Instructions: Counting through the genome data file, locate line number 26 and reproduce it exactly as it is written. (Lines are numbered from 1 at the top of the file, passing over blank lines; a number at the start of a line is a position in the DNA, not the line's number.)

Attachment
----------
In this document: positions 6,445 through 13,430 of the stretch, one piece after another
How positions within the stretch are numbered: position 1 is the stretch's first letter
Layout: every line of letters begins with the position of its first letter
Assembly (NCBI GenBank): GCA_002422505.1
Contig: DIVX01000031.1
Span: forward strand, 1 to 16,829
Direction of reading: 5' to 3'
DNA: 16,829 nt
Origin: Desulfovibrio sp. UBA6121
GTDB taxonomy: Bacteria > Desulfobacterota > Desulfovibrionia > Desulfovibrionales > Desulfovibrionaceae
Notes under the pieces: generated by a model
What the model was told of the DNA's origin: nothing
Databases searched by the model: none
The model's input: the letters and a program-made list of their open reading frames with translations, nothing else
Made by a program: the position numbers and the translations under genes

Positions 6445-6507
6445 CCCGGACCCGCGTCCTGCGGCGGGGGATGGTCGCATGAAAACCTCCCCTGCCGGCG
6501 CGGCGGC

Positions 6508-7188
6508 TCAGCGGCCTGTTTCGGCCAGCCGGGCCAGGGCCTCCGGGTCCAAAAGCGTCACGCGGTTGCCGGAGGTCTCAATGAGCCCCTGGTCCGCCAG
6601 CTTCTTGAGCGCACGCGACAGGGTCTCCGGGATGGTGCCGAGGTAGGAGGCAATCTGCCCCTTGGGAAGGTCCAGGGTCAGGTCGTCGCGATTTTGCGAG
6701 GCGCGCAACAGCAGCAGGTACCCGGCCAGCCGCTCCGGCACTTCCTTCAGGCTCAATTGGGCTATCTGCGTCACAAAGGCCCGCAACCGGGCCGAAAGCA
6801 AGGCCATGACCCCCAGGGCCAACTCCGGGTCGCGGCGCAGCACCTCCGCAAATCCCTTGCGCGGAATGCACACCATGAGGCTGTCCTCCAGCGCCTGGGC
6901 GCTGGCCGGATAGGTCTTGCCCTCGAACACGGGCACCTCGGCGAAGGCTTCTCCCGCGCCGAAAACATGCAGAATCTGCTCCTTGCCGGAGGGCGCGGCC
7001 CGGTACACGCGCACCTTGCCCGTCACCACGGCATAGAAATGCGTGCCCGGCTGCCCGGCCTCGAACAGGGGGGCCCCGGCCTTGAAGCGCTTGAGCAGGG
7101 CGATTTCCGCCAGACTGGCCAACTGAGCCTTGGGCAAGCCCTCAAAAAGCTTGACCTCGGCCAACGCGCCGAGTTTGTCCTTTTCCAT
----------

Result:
7101 CGATTTCCGCCAGACTGGCCAACTGAGCCTTGGGCAAGCCCTCAAAAAGCTTGACCTCGGCCAACGCGCCGAGTTTGTCCTTTTCCAT